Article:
Mercenaries (MURR-sinn-air-eez) are paid volunteer soldiers: they are soldiers who are fighting as a job, not in order to save their country or for the glory of God. They only fight if they are paid, or for the booty they will get if they win. Often they will change sides if the other side offers more money.
Many ancient and medieval governments hired mercenaries to fight their wars. Greek men seem to have been especially skilled mercenaries. We know that Greek men fought as mercenaries for the Egyptians and the Syrians as early as the Late Bronze Age, and other Greek men fought as mercenaries for the Egyptians against the Persians in the 500s and 400s BC.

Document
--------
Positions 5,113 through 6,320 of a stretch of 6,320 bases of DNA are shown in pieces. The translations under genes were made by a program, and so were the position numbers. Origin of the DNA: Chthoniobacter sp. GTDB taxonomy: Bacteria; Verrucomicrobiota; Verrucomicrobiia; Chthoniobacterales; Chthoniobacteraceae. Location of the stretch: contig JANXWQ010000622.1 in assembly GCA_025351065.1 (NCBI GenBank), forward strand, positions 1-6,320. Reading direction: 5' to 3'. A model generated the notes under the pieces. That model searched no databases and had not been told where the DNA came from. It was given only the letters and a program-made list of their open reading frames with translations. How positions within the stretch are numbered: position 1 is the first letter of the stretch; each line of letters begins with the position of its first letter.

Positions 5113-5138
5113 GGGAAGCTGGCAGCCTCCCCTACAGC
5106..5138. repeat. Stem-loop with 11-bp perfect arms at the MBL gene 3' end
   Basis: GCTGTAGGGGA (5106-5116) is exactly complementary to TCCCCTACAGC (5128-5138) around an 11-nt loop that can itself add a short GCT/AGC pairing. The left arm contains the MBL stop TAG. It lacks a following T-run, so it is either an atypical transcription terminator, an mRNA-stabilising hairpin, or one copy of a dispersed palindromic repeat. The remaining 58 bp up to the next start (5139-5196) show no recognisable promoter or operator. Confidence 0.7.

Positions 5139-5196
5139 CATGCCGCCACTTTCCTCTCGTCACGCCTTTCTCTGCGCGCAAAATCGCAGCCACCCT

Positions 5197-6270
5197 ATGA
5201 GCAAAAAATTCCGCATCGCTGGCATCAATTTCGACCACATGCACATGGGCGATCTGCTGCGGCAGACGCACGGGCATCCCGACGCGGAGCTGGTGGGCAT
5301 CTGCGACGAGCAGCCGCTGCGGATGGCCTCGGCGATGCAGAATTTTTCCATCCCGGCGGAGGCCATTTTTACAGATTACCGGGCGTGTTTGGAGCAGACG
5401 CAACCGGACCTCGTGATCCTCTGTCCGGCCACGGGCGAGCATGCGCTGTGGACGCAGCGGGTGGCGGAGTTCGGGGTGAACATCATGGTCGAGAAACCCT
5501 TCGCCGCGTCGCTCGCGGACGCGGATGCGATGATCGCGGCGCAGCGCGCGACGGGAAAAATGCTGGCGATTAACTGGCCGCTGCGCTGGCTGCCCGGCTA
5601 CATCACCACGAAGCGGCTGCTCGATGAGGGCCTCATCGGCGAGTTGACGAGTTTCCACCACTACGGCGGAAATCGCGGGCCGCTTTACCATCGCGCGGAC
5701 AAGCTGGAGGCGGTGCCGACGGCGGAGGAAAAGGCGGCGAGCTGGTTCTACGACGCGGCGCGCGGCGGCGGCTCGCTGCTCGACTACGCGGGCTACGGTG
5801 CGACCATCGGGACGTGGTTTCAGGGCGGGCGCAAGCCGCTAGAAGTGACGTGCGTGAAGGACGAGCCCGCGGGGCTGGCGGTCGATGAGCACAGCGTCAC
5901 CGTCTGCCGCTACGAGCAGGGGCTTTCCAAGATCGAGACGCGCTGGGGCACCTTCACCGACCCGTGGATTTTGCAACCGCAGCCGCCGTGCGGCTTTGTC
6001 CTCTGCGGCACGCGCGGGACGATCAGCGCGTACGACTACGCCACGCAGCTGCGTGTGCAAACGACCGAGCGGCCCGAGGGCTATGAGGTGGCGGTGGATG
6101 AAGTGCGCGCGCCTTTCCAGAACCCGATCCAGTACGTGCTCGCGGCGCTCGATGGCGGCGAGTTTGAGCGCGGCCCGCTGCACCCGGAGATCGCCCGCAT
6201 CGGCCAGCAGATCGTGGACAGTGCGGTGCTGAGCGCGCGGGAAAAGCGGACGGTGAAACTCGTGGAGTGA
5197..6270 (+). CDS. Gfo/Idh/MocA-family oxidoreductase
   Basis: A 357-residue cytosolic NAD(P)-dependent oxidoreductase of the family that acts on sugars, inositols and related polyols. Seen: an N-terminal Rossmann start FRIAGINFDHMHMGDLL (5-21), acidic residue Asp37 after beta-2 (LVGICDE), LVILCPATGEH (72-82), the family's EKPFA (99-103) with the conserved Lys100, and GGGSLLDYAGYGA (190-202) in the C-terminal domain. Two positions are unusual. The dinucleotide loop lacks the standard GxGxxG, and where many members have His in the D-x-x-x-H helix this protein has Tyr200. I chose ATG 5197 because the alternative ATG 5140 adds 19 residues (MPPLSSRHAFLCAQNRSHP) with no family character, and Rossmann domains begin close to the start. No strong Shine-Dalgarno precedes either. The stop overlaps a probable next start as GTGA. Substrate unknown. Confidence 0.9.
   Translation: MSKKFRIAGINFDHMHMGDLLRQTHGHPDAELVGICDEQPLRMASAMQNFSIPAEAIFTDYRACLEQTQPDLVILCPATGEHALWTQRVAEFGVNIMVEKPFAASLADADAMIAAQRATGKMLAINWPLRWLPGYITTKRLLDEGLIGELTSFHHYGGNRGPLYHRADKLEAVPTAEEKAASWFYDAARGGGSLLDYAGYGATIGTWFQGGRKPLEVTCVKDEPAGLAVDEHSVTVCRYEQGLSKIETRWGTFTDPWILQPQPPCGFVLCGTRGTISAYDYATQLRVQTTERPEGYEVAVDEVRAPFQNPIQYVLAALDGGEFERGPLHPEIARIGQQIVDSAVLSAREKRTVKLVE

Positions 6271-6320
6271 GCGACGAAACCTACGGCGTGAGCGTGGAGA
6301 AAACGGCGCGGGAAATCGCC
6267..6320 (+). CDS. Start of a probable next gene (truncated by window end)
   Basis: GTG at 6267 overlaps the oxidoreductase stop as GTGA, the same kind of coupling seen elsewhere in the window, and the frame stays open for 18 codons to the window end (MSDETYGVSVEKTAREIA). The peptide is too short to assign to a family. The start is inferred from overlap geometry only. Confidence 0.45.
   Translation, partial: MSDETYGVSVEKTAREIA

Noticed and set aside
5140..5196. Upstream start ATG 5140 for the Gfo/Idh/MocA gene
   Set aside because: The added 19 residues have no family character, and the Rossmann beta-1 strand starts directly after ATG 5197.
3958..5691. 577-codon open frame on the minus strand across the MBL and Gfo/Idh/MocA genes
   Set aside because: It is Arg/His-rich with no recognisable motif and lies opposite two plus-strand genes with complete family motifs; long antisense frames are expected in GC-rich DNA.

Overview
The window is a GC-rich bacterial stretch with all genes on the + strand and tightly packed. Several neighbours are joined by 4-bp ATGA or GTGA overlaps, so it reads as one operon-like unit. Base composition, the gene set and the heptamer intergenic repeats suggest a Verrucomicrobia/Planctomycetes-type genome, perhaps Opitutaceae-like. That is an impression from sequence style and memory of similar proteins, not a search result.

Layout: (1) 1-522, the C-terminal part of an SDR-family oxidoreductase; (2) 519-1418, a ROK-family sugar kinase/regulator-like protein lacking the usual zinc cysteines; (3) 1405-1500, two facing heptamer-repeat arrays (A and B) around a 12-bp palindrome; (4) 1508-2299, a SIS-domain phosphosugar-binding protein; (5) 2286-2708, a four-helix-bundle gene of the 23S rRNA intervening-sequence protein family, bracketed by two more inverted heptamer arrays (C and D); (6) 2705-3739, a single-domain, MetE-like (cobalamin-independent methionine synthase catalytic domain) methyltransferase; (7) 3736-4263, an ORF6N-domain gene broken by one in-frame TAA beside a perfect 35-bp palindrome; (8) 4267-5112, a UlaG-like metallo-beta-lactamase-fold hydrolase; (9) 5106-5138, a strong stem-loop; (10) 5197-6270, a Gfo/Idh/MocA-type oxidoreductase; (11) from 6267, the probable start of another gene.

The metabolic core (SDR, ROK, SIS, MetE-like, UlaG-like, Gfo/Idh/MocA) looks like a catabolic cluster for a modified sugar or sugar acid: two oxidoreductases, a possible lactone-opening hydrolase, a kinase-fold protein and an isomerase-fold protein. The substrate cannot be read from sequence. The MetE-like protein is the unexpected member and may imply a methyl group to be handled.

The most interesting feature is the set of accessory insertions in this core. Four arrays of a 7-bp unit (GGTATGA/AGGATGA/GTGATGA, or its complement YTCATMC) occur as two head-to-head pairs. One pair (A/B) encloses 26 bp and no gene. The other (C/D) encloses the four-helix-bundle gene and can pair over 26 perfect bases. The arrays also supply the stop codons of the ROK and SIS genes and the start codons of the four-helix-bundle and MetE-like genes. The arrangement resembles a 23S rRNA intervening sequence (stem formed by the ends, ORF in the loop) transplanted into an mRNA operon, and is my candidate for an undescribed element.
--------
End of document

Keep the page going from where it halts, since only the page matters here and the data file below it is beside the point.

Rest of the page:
In the 300s AD, the Romans hired many Germans as mercenary soldiers, often paying them in land and a share of the taxes (though we don’t understand very well how this worked). The Visigoths and the Ostrogoths both worked as mercenaries for the Romans. Chinese T’ang Dynasty emperors hired Sogdians as mercenaries too, leading to An Lushan‘s revolt. In the 600s AD, some Arabs worked as mercenaries for the Romans, and others worked for their enemies the Sassanians.
Once the Arabs had founded the Islamic empire, they too hired mercenaries: the Abbasid caliphs hired the Seljuk Turks as mercenaries. On the other side, the Byzantine Empire hired Vikings to fight for them. Medieval European kings also hired a lot of mercenaries, and then the British empire hired Sikhs as mercenaries in Northern India. Today there is less fighting than ever before, but even the United States army still hires contractors and subcontractors when there is a war.